A recent article about a Yermo mosque being burned down reminded me about my time in the High Desert, living and working as an American Muslim.

According to news reports, the mosque was randomly set on fire along with other structures. If the incident was determined to be not bias-related, then it is a relief, and I hope that Muslims in Yermo can find the strength and resolve to rebuild their house of worship, with the support of the local community.

My stay in the High Desert was brief, yet I have fond memories of driving around Barstow gathering news and reporting it for the Desert Dispatch. How can I forget attending Barstow City Council meetings and watching the drama unfold as five council members engaged in heated, and passionate discussions, about the future of Barstow?

During my time in the High Desert, I also clearly remember meeting warm and friendly people who helped me out with my stories and let me in on happenings around town. Being a Muslim, I even got some inquiries about my faith, Islam, and my hijab – the Islamic headscarf.

I like and encourage such questions, just like Yermo’s Ali Mohammed, because there seems to be so much misinformation out there about Muslims and Islam. The Council on American-Islamic Relations, a Muslim advocacy group I now work for, conducted a survey last year highlighting how little Americans know about Islam.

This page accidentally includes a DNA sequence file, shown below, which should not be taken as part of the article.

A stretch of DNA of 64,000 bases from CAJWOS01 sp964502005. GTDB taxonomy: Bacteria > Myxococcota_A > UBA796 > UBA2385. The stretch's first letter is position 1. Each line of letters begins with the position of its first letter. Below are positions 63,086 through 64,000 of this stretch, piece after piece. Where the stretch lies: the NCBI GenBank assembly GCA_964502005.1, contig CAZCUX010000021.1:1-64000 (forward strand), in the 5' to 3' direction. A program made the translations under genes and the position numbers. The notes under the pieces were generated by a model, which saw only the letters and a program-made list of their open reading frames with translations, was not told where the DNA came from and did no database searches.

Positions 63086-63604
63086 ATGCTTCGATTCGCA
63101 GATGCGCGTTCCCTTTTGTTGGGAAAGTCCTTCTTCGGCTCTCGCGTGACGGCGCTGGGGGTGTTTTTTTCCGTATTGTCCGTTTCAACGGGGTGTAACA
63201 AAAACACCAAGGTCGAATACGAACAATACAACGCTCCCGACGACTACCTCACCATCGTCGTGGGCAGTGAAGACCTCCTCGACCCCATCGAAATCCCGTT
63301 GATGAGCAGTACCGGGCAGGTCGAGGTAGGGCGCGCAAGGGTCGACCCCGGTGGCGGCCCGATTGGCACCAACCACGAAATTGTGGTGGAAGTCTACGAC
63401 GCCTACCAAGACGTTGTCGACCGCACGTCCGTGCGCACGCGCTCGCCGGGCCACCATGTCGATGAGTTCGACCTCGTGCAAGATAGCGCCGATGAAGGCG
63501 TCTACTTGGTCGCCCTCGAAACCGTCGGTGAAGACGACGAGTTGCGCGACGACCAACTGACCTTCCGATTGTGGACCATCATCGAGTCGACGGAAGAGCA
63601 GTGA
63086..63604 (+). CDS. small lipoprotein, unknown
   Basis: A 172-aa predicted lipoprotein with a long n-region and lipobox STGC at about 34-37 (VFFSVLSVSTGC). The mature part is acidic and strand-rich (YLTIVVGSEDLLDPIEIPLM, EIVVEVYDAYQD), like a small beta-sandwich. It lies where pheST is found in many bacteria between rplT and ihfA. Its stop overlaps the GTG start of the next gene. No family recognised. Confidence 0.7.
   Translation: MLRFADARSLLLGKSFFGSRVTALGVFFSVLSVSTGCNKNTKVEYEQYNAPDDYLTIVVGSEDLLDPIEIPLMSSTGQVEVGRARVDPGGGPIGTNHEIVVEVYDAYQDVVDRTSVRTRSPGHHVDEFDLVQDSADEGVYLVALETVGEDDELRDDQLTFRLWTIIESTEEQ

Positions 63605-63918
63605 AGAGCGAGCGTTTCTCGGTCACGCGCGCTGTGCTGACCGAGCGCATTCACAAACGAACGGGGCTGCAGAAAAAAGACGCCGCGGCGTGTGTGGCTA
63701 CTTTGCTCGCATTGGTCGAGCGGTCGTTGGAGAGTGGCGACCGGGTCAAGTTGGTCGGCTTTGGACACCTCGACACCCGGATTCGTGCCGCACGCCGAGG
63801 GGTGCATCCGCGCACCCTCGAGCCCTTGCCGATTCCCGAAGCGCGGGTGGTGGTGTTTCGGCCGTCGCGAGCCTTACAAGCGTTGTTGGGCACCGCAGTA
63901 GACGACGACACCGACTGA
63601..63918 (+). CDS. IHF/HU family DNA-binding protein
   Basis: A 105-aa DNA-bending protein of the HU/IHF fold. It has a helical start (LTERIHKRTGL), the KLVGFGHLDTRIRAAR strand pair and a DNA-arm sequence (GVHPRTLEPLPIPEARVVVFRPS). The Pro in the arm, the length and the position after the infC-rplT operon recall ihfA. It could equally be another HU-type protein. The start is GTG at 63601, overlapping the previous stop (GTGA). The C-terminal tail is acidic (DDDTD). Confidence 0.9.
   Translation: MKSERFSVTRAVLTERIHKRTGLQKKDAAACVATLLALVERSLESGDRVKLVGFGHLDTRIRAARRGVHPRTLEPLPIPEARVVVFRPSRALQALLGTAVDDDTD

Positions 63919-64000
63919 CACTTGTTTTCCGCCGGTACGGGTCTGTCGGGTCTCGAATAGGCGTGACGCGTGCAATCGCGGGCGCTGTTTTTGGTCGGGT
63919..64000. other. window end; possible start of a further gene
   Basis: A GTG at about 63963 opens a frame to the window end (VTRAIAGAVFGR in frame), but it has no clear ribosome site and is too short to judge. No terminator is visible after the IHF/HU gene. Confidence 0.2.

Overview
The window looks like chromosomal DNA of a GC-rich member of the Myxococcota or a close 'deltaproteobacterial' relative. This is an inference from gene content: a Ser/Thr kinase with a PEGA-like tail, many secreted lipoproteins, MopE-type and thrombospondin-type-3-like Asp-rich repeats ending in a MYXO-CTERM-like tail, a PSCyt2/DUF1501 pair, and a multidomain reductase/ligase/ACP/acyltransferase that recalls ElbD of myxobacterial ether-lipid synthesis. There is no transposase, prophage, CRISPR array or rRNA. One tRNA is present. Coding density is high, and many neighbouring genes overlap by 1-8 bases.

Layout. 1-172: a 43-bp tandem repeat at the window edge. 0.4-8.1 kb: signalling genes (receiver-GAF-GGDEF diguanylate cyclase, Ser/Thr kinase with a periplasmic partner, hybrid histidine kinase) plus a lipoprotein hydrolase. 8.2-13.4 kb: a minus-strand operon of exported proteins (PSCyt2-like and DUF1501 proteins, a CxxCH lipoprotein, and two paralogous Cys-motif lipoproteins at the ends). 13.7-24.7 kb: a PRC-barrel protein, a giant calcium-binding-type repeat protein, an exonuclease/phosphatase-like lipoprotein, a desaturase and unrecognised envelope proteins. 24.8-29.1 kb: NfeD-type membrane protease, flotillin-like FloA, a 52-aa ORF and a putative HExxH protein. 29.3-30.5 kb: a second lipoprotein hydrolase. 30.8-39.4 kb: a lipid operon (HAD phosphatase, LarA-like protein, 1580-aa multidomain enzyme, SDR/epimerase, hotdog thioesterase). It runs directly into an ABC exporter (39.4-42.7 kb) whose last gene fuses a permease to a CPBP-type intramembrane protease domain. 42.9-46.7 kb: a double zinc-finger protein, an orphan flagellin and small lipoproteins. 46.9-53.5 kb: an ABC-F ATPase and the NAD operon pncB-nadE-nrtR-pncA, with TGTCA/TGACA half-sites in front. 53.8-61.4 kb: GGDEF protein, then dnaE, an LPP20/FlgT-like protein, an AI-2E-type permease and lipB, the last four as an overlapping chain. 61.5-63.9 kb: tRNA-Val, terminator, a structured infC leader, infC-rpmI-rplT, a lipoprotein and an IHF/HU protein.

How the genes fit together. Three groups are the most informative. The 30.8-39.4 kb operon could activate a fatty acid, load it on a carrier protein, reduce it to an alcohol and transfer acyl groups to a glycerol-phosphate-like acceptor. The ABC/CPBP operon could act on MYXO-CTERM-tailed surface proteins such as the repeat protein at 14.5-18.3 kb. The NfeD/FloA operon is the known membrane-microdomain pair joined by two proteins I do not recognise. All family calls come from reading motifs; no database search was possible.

The results were astounding. About 60 percent of respondents said they were “not very knowledgeable” or “not at all knowledgeable” about Islam, while a mere 2 percent said they were “very knowledgeable” about Islam. About 10 percent also said Muslims believe in a moon god.

For the record, Muslims don’t believe in a moon god. I haven’t the slightest idea where that misperception came from. In reality, Muslims have a lot in common with Christians and Jews, who are given a special status in the Holy Book, the Quran, as “People of the Book.” Abraham is the patriarch of the three faiths, and Muslims follow the teachings revealed to Abraham – belief in one God and doing of good, charitable work. Islam also teaches that God sent down many messengers following Abraham, like Moses, Jesus and Muhammad to instill in human beings those moral values. It is a religion practiced by six to seven million American Muslims and over a billion around the world.

[Munira Syeda is the communications coordinator, Council on American-Islamic Relations, Southern California office, and a former reporter for the Desert Dispatch.]


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